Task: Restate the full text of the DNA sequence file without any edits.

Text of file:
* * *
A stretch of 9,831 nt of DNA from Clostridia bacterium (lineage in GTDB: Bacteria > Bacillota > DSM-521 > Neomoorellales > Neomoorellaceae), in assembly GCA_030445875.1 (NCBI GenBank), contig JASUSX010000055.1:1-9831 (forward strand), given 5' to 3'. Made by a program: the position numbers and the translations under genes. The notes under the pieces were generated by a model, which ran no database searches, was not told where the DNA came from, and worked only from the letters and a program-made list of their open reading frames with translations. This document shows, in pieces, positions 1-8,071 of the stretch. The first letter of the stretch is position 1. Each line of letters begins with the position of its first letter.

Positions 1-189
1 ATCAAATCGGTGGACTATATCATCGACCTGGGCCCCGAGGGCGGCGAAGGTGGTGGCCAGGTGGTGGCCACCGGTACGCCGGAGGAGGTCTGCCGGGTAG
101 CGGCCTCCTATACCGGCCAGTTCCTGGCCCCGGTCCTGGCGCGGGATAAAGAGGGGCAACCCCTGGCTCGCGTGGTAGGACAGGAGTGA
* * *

A stretch of 9,831 nt of DNA from Clostridia bacterium (lineage in GTDB: Bacteria > Bacillota > DSM-521 > Neomoorellales > Neomoorellaceae), in assembly GCA_030445875.1 (NCBI GenBank), contig JASUSX010000055.1:1-9831 (forward strand), given 5' to 3'. Made by a program: the position numbers and the translations under genes. The notes under the pieces were generated by a model, which ran no database searches, was not told where the DNA came from, and worked only from the letters and a program-made list of their open reading frames with translations. This document shows, in pieces, positions 1-8,071 of the stretch. The first letter of the stretch is position 1. Each line of letters begins with the position of its first letter.

Positions 1-189
1 ATCAAATCGGTGGACTATATCATCGACCTGGGCCCCGAGGGCGGCGAAGGTGGTGGCCAGGTGGTGGCCACCGGTACGCCGGAGGAGGTCTGCCGGGTAG
101 CGGCCTCCTATACCGGCCAGTTCCTGGCCCCGGTCCTGGCGCGGGATAAAGAGGGGCAACCCCTGGCTCGCGTGGTAGGACAGGAGTGA